The National Labor Relations Board in MikLin Enterprises, Inc., 361 N.L.R.B. No. 27 (8/21/14), ruled that the employer, a franchisee of the Jimmy John's sandwich shops, violated the National Labor Relations Act by disciplining employees for participating with the Industrial Workers of the World in a publicity campaign to obtain paid sick leave. The campaign involved placing posters in and near the employer's stores that displayed side-by-side pictures of two sandwiches with one described as being made by healthy worker and the other by a sick worker. The posters stated further: "Can't Tell the Difference? That's too bad because Jimmy John's workers don't get paid sick days. Shoot, we can't even call in sick. We hope your immune system is ready because you are about to take the sandwich test . . . . Help Jimmy John's workers win sick days." In concluding that the employees were engaged in protected activity under the Act, the Board cited that the posters were "directly linked to an ongoing labor dispute" and "did not constitute disloyalty or reckless disparagement as previously defined by Board and court precedent."


http://www.nlrb.gov/cases-decisions/weekly-summaries-decisions/summary-nlrb-decisions-week-august-18-22-2014

September 5, 2014

OFCCP Issues Directive Clarifying Sex-Based Discrimination Under E.O. 11,246

On August 19, 2014, the U.S. Department of Labor's Office of Federal Contract Compliance issued Directive 2014-02 clarifying the scope of Executive Order 11,246's prohibition of sex-based discrimination as including discrimination based on gender identity or transgender status. The directive confirms in this regard that the OFCCP will follow the Equal Employment Opportunity Commission's ruling in Macy v. Holder, 2012 WL 1435995. According to the OFCCP, however, the directive does not address gender identity as a "stand-alone protected category," which, along with sexual orientation is the subject of Executive Order 13,672.

http://www.dol.gov/ofccp/regs/compliance/directives/dir2014_02.html

NLRB: Back Pay For Unlawful Reduction in Hours Not Subject to Offset for Interim Earnings

On August 25, 2014, the National Labor Relations Board, in Community Health Services, Inc., 361 N.L.R.B No. 25, reaffirmed that the back pay ordered to remedy the employer's unlawful reduction in hours is not subject to offset based upon the employees' interim earnings from other employment. In 2004, the Board found that the employer had violated the Act by reducing working hours for its respiratory department employees without bargaining with the union that represented them. It ordered the employer to remedy that violation by making the employees whole for the lost earnings and benefits resulting from this unilateral change, which were to be computed in accordance with its holding in Ogle Protection Service, 188 N.L.R.B. 682 (1970), enfd., 444 F.2d 502 (6th Cir. 1971). On December 20, 2011, the District of Columbia Circuit remanded the case to the Board for a more thorough analysis of the interim earnings issue.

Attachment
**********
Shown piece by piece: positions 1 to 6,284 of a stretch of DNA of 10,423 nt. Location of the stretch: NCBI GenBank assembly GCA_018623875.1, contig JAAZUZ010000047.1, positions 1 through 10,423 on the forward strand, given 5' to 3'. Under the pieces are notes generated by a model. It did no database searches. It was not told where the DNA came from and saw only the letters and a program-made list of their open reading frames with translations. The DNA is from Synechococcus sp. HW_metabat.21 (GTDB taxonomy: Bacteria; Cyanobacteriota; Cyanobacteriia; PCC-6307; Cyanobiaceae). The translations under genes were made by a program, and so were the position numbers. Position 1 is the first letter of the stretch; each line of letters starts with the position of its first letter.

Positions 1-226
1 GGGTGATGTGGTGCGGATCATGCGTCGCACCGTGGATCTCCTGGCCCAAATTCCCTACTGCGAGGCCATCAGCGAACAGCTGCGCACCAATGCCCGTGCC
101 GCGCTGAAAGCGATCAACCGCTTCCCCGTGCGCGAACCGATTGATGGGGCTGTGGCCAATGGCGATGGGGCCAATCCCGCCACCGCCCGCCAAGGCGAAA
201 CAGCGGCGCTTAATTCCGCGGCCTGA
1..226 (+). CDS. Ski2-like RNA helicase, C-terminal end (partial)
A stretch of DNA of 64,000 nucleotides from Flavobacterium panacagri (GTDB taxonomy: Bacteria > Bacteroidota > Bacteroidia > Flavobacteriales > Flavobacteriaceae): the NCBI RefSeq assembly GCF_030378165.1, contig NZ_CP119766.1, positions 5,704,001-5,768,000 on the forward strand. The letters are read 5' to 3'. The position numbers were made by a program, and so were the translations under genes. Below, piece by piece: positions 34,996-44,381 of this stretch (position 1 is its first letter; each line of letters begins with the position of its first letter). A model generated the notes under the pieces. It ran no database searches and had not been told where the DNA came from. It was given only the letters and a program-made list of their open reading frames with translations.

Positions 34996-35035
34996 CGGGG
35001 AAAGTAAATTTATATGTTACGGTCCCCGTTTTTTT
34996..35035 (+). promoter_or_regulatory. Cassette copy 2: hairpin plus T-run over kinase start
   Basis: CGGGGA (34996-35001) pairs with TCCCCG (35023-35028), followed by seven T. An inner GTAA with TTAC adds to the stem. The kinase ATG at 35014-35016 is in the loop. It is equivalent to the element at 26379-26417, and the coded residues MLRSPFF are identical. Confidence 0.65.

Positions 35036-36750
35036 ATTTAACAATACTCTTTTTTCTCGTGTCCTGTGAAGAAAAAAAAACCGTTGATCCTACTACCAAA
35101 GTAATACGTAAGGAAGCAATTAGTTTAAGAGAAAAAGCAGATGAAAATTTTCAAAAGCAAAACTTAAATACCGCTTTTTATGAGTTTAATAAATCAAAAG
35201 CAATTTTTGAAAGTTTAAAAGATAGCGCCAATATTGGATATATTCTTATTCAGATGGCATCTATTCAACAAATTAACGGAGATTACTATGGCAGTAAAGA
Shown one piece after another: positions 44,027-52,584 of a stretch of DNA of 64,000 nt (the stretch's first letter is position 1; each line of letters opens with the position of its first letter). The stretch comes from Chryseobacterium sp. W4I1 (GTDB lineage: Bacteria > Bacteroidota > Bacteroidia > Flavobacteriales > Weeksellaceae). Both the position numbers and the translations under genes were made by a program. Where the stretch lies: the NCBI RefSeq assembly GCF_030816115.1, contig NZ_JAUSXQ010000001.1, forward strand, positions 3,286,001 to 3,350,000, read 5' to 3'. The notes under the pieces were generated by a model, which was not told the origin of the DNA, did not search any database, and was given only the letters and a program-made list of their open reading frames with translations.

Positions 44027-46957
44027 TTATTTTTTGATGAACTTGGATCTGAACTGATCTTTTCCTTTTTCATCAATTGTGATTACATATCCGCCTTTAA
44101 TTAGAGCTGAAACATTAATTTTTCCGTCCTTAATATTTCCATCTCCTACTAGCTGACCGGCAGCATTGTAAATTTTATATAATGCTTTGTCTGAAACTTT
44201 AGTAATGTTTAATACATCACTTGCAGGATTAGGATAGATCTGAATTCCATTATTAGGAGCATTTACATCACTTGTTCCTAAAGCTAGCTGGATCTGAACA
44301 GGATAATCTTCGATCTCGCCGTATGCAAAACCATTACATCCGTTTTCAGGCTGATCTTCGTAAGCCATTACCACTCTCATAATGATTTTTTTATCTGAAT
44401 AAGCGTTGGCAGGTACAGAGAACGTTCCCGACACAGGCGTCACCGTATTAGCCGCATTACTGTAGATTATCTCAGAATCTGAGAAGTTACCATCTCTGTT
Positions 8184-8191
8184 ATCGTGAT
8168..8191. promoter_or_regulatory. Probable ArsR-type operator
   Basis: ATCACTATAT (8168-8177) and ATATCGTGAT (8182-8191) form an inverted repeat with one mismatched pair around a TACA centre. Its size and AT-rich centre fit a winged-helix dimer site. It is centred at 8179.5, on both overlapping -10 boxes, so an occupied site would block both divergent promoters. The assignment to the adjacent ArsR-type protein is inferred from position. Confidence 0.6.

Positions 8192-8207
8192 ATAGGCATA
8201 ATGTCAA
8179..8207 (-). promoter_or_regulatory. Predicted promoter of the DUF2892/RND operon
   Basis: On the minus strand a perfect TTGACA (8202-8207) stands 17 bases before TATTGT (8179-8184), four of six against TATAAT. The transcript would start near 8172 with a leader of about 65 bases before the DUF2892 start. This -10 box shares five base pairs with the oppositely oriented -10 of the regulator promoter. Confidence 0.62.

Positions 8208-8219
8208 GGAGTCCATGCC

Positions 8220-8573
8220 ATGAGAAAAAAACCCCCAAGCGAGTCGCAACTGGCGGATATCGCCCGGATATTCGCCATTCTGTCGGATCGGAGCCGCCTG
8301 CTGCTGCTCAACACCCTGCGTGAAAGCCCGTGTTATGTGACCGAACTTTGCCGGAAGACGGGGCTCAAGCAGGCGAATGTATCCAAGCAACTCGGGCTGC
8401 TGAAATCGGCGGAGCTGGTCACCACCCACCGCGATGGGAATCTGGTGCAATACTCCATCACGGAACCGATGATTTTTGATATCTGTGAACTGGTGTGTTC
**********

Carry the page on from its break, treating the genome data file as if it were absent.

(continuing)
On remand, the Board concluded that the standard established in Ogle Protection Service, should continue to govern the calculation of back pay in cases that do not involve a cessation of employment. The Board reasoned that in such cases, "permitting the employer to deduct those interim earnings from back pay owed, rather than permitting the employee to enjoy the full benefit of them, would represent an unwarranted windfall to the employer and discourage compliance with the law." Applying the Ogle Protection Service back pay formula in this manner, the Board explains, "falls well within the permissible bounds of the Board's broad remedial discretion and effectuates important statutory policies recognized by the Supreme Court."

http://op.bna.com/dlrcases.nsf/id/ldue-9ndp4c/$File/Community825.pdf


August 29, 2014

NLRB: Used Car Salesman's Profanity-Laced Outburst Did Not Cost Him Protection of the Act

On remand from the Ninth Circuit, the National Labor Relations Board, in Plaza Auto Center, Inc., 360 N.L.R.B. No. 117 (May 28, 2014), reaffirmed that the employee, a used car salesman, did not lose the protection of the National Labor Relations Act due to his profane and derogatory remarks to the owner while making concerted complaints regarding compensation practices. The employee's remarks included, among others, calling the owner a "fucking mother fucking," a "fucking crook," and an asshole." The Ninth Circuit directed the Board to rebalance its four-factor Atlantic Steel analysis based upon its finding that the nature-of-the-outburst factor weighed against protection. On review, the Board concluded that even accepting the court's determination, the nature-of-the-outburst factor was substantially outweighed in favor of protection by the other three factors, which are: (1) the location of the discussion; (2) the subject matter of the discussion; and (3) employer provocation by unfair labor practices.

In dissenting, Board Member Harry Johnson stated that the majority erred in implying that vulgarity in the workplace is common. He remarked, "The Board is out of touch here. The reality of the modern workplace is that employees do not typically curse each other and their superiors like characters in a Scorsese film."